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One thing I haven’t really given thought about is the possibility for my project 4Quarters to be tailored for kids. But after watching SEAMUS 2012 Co-Director Ed Martin’s son come in and play with it, I realized this might be something worth developing.
There’s a feature in 4Quarters where one can access the ‘low shelf’ filter, and as it is currently set, one can isolate and amplify a narrow frequency band so that it is much louder than any other sound playing. Check out Ed’s son going to town with it.
As a side note, having just returned from the conference, it was a stellar experience. There’s such a wealth of knowledge and a lot of really great people, all geeking out together. Really fun. I was impressed with how well it all went. Kudos to Asha Srinivasan, Ed Martin, and the rest of the crew that put it together.
Hi SEAMUS folks:
Thanks for your interest in my upcoming installation at SEAMUS 2012. If you’re familiar with TouchOSC and know how to transfer files onto iTouch/iPhone, then you can download the custom layout here. If you’re not familiar with the app, I have step-by-step instructions below.
(Unfortunately I have not yet been able to include other apps or mobile platforms reliably, but hope to expand compatibility soon. If you want to participate but do not have an iPhone/iTouch, or if you do not wish to spend $4.99 on this app, there will be a devices on hand at the installation to use.)
3. Download this custom layout, which is a zipped .touchosc file.
4. Transfer the file 4Q_SEAMUS_2012.touchosc from your desktop/laptop to the iTouch/iPhone. One does this by opening up the attached file in TouchOSC Editor, then transferring the file to the phone over a WiFi network (or one can use iTunes as well). There’s documentation here explaining the process, and additionally here’s a YouTube video someone made explaining how to do it.
Once you have the file on your device, you’ll be set to go for the installation. The first page of the file looks like this:
I’ll help with connectivity at SEAMUS. Let me know if you have any questions!
Here’s an updated screenshot of the first ‘page’:
Two big changes occur here. First, there is a ‘poly’ feature that allows a player to select multiple sound files for simultaneous playback. Second, with the additional buttons at the top (vol tilt, pan tilt, and eq tilt), one can conceivably control all parameters at once from one screen.
Here’s a few of my music technology students working with 4Quarters. Here we were experimenting with an overall plan to move as a group from one set of sound files to the next. Synchronicity is a problem, but I think it can be worked out with practice. This is a first run with four people together.
You’ll see some other features briefly, such as panning and EQ. Here volume is controlled by accelerometer (along the Y axis). All these players are using custom layouts I designed in TouchOSC.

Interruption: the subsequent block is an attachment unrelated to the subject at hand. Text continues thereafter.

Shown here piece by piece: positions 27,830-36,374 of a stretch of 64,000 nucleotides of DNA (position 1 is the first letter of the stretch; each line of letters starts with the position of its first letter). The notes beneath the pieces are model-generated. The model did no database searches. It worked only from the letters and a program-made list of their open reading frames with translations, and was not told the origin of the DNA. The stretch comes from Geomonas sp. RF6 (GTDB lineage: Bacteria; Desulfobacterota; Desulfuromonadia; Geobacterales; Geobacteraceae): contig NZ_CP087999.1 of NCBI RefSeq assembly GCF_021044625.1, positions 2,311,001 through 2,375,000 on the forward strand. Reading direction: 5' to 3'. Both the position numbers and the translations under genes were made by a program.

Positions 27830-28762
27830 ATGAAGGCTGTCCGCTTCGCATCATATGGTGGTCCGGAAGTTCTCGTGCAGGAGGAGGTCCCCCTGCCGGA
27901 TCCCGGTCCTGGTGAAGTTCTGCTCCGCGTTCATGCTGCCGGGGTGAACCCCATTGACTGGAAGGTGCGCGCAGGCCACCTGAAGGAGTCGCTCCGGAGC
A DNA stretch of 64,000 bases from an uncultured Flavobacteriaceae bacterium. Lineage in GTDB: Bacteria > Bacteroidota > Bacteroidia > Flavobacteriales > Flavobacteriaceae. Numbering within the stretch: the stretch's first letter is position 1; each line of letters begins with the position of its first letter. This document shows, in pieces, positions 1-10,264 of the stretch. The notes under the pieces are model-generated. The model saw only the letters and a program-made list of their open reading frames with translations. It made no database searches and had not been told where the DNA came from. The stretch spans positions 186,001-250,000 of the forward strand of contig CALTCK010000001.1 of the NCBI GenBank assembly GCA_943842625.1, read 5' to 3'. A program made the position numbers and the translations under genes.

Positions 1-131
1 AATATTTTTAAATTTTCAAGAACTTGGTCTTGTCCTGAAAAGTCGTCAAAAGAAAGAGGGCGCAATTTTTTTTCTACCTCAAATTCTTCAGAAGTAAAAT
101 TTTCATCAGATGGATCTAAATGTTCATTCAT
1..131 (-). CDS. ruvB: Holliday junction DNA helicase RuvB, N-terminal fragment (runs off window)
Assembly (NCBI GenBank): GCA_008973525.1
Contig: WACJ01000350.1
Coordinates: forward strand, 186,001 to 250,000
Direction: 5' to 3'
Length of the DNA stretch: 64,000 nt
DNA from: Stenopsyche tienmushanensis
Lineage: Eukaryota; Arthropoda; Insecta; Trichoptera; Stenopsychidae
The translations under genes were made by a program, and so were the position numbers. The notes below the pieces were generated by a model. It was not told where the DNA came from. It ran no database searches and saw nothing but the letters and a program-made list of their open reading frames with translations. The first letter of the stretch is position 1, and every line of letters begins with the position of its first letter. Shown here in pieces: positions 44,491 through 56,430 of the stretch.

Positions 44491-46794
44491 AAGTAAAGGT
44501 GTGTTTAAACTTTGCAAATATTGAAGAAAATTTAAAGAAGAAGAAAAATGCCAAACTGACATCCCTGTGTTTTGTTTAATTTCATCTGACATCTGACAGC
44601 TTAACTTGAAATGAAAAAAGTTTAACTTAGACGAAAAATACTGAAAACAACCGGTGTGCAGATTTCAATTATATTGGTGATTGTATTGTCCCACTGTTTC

So this post is mostly for people with whom I’m in personal contact. Here are the custom layouts for TouchOSC I designed, to be used to play with 4Quarters.
In order to get these files on your iPhone, you’ll need to:
1) purchase and download TouchOSC
2) download TouchOSC Editor on your computer, available here (scroll down the page to find it).
3) open the custom layout files (in 4Q_TouchOSC_Files.zip) from within TouchOSC Editor, and use the sync feature with your phone and your computer both being on the same network. Documentation here.
Android users: it looks like there’s no good way to get these files to your computer. I’m looking into developing custom layouts using Control instead. It’s free on both iPhone and Android. Stay tuned…
In 1888 Edward Bellamy wrote Looking Backward: 2000-1887, a novel with a Back-To-The-Future plot. A young Boston gentlemen is mysteriously transported from the nineteenth to the twenty-first century. I haven’t read it, but found Emily Thompson* quoting from it in an explanation of the demise of Victorian parlor playing. The quote of interest, which I’ll share, is extremely prophetic, especially for 1888. The scene involves a twentieth-century hostess and Mr. West, the protagonist. The hostess asks whether Mr. West likes music, and then asks whether he’d like to hear some 21st-century music:
“Nothing would delight me so much as to listen to you,”[he] said. “To me!” she exclaimed, laughing. “Did you think I was going to play or sing to you?. . . Of course, we all sing nowadays as a matter of course in the training of the voice, and some learn to play instruments for their private amusement; but the professional music is so much grander and more perfect than any performance of ours, and so easily commanded when we wish to hear it, that we don’t think of calling our singing or playing music at all.” (click here to see the chapter online)
It goes on to describe how they select music from a card that Mr. West described as having the ‘largest programme of music I had ever seen,’ being ‘as various as it is long.’ This of course, evokes something like an iPod, tablet computer, or one of those silly DirecTV music menus, and is a pretty slick prediction in its own right. But I’m way more interested in the expectation for performance.